Specifics of scripts written in .Net languages

This section describes specifics of scripts written in .Net languages.

  • Additional keywords are not used to access object members. For example, in rules written in .Net languages the context of the rule is passed as a parameter with the name "Context".
  • .Net assemblies should be compiled using Microsoft .Net Framework 4.0 and above. You can specify a desired .Net Framework version in the properties of your Visual Studio project.
  • It is possible to add an external assembly that can be used in scripts and global modules. Both standard and compiled user assemblies can be used. All classes of the added assemblies will be available in scripts and global modules. See External Assemblies for details.
  • Once the script is compiled, a compiled script body is stored in the same location where the script is defined. Thus .Net script can occupy more space than other scripts.
  • All FlexiCapture objects are defined as COM-objects, so functioning of .Net scripts can be slowed down when addressing object fields frequently because of managed-unmanaged transitions.
  • FlexiCapture objects do not support multithreading.
  • For debugging .Net scripts, the System.Diagnostics.Debugger.Break method is used.
  • When debugging .Net scripts, you also need a *.pdb file with debugging information. This file can be very large and we do not recommend storing it in the project together with your scripts. However, when debugging a .Net script, you must specify that the script should be compiled using certain debugging information.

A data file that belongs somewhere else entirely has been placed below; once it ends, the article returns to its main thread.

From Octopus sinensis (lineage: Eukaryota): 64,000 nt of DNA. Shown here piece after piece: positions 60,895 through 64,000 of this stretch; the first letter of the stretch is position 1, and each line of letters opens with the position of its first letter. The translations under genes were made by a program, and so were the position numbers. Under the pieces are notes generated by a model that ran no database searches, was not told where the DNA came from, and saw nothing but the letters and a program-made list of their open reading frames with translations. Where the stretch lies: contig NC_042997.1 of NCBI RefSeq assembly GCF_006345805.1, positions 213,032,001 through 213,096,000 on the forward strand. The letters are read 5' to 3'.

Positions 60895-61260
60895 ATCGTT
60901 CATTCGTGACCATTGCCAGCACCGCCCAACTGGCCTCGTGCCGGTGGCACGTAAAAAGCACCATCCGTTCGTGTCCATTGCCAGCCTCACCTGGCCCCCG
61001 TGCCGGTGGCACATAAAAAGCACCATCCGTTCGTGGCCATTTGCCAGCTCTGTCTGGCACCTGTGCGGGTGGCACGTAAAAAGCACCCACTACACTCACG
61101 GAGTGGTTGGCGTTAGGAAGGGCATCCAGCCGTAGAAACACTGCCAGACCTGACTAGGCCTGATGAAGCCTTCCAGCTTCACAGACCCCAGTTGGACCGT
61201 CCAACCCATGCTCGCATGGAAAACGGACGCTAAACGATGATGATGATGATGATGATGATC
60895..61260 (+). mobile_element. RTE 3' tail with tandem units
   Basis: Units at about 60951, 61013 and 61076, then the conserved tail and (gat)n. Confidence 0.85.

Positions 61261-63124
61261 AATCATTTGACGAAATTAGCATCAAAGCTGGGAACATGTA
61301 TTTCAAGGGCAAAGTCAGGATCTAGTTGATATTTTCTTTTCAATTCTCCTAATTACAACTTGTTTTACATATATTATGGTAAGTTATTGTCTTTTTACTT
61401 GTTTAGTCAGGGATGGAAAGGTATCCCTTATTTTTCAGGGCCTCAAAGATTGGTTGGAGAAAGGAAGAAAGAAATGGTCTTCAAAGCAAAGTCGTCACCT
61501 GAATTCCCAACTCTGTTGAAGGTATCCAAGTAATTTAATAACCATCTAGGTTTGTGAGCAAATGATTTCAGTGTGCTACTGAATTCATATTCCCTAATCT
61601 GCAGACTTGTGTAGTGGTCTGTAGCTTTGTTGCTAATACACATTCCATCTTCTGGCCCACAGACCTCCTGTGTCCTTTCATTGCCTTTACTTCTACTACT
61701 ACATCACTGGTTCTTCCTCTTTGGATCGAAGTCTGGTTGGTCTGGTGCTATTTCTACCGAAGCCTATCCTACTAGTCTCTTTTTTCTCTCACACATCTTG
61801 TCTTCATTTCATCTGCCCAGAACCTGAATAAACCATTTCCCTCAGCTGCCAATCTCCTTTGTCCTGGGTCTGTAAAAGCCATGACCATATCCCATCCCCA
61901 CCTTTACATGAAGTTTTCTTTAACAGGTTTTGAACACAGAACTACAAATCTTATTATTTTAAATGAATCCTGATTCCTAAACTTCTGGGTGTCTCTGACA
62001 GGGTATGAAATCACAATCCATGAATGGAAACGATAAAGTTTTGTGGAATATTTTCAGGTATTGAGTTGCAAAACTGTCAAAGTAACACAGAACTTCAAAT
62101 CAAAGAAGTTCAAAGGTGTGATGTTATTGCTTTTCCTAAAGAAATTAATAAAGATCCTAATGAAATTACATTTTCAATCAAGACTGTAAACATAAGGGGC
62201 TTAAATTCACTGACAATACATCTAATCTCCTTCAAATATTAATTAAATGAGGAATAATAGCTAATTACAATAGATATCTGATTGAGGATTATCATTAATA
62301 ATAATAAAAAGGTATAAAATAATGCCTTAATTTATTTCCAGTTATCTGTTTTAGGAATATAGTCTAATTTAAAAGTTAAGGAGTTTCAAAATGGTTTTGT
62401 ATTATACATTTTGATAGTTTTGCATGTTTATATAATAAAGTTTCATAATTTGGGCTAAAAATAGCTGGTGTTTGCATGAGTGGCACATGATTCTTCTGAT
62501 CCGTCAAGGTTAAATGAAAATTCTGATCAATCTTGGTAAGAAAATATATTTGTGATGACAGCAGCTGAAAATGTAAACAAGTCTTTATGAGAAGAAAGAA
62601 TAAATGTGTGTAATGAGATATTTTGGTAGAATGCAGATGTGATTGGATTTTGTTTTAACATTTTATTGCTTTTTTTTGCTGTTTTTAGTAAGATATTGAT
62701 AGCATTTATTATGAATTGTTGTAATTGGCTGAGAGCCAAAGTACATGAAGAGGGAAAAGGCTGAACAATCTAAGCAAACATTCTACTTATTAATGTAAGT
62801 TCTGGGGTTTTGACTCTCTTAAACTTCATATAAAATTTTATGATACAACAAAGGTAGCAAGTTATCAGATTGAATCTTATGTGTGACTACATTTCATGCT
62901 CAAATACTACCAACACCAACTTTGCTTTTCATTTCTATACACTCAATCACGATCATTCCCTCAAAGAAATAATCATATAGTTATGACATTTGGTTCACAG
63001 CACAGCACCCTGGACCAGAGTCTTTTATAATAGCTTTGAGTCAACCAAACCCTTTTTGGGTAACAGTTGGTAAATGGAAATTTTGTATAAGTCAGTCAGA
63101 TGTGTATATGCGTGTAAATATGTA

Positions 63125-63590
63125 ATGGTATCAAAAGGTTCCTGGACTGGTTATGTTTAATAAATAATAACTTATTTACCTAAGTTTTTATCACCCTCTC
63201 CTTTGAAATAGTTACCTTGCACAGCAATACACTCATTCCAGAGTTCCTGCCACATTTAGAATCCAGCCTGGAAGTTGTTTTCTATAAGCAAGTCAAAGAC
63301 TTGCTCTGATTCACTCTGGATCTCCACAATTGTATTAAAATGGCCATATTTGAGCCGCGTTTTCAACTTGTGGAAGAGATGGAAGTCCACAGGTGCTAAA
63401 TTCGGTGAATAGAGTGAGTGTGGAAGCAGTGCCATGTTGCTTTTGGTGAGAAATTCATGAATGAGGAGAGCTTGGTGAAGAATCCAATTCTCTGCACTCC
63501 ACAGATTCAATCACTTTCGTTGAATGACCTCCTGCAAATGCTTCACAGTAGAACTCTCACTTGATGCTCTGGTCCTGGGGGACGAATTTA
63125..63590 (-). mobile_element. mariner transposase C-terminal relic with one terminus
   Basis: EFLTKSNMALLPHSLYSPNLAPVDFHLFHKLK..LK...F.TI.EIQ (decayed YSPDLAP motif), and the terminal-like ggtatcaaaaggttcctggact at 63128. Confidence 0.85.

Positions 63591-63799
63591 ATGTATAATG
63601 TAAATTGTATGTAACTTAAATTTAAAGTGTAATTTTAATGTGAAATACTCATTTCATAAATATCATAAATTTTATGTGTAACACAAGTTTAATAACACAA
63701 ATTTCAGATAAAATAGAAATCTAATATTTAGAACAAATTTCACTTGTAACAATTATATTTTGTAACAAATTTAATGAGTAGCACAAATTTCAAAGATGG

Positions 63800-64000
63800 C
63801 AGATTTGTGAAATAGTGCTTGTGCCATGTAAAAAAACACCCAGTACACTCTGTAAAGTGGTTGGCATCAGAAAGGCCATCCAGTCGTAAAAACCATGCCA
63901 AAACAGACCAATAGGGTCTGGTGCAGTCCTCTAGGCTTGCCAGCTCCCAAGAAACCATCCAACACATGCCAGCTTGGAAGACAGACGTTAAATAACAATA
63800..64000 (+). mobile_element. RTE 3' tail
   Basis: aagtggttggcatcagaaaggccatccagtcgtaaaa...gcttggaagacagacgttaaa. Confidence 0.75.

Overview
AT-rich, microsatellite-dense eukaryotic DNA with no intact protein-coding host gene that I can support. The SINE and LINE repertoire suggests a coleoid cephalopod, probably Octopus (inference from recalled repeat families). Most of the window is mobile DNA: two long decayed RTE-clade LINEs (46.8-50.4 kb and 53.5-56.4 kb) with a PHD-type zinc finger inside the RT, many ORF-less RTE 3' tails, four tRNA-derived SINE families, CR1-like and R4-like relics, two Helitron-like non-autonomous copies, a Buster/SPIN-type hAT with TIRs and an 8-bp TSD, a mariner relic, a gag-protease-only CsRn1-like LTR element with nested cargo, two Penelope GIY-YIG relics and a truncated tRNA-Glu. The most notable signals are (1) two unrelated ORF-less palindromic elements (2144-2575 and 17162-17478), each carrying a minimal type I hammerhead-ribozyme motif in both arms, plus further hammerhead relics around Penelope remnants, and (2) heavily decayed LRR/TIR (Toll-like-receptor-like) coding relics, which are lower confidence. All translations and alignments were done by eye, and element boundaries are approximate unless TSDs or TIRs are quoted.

If you use Microsoft Visual Studio 2010, you can attach to the process where the .Net code is executed.
  • FlexiCapture script objects are stored in the ControllerInterop.dll and ShellInterop.dll assemblies and belong to the ABBYY.FlexiCapture and ABBYY.FlexiCapture.ClientUI namespaces, accordingly. The assemblies are located in the root folder of the program.
  • All ABBYY FlexiCapture script objects are accessible under their own names from the ABBYY.FlexiCapture and ABBYY.FlexiCapture.ClientUI namespaces. For example:
ABBYY.FlexiCapture.IDocument document = Batch.Documents[i];>
ABBYY.FlexiCapture.ClientUI.IToolbars toolbars = TaskWindow.MainWindow.Toolbars;
    
  • The "Using" directives can be written in the beginning of the script body together with comments and empty strings. The same syntax as in the programming language is used (using for C#.Net, Import for JScript.Net and Imports for VisualBasic.Net). For example:
using System.Drawing;
Image img = Image.FromFile( @"D:\2.png" );
FCTools.ShowMessage( img.VerticalResolution.ToString(), false );
    

Note: You can use the using directive in the script editor, provided that the keyword "using" occurs before the first line of the executable code. For example:

using ABBYY.FlexiCapture;
using ABBYY.FlexiCapture.ClientUI;
    
  • In .Net scripts, functions from all global modules are called directly without using the name of the global module.
    Note: Classes defined in the Rule Global Script Module and in the Export Global Script Module must have different names. Otherwise, when creating an instance of class in the code of rule, an error will occur.
  • If you do not want to specify the value of an optional parameter of the function (for functions with optional parameters), you must pass System.null or System.Type.Missing instead.

Note: For scripts, that are executed noninteractively (that is by FlexiEx.exe process instead of FlexiCapture.exe), the Debug button is not displayed for the FlexiEx.exe process in the "Checking for solution" window by default (for scripts, that contain a breakpoint). For the button to be displayed, click on the Action Center icon on your task bar and select Change Action Center settings → Problem reporting settings → Never check for solutions.

12/1/2020 7:03:59 AM


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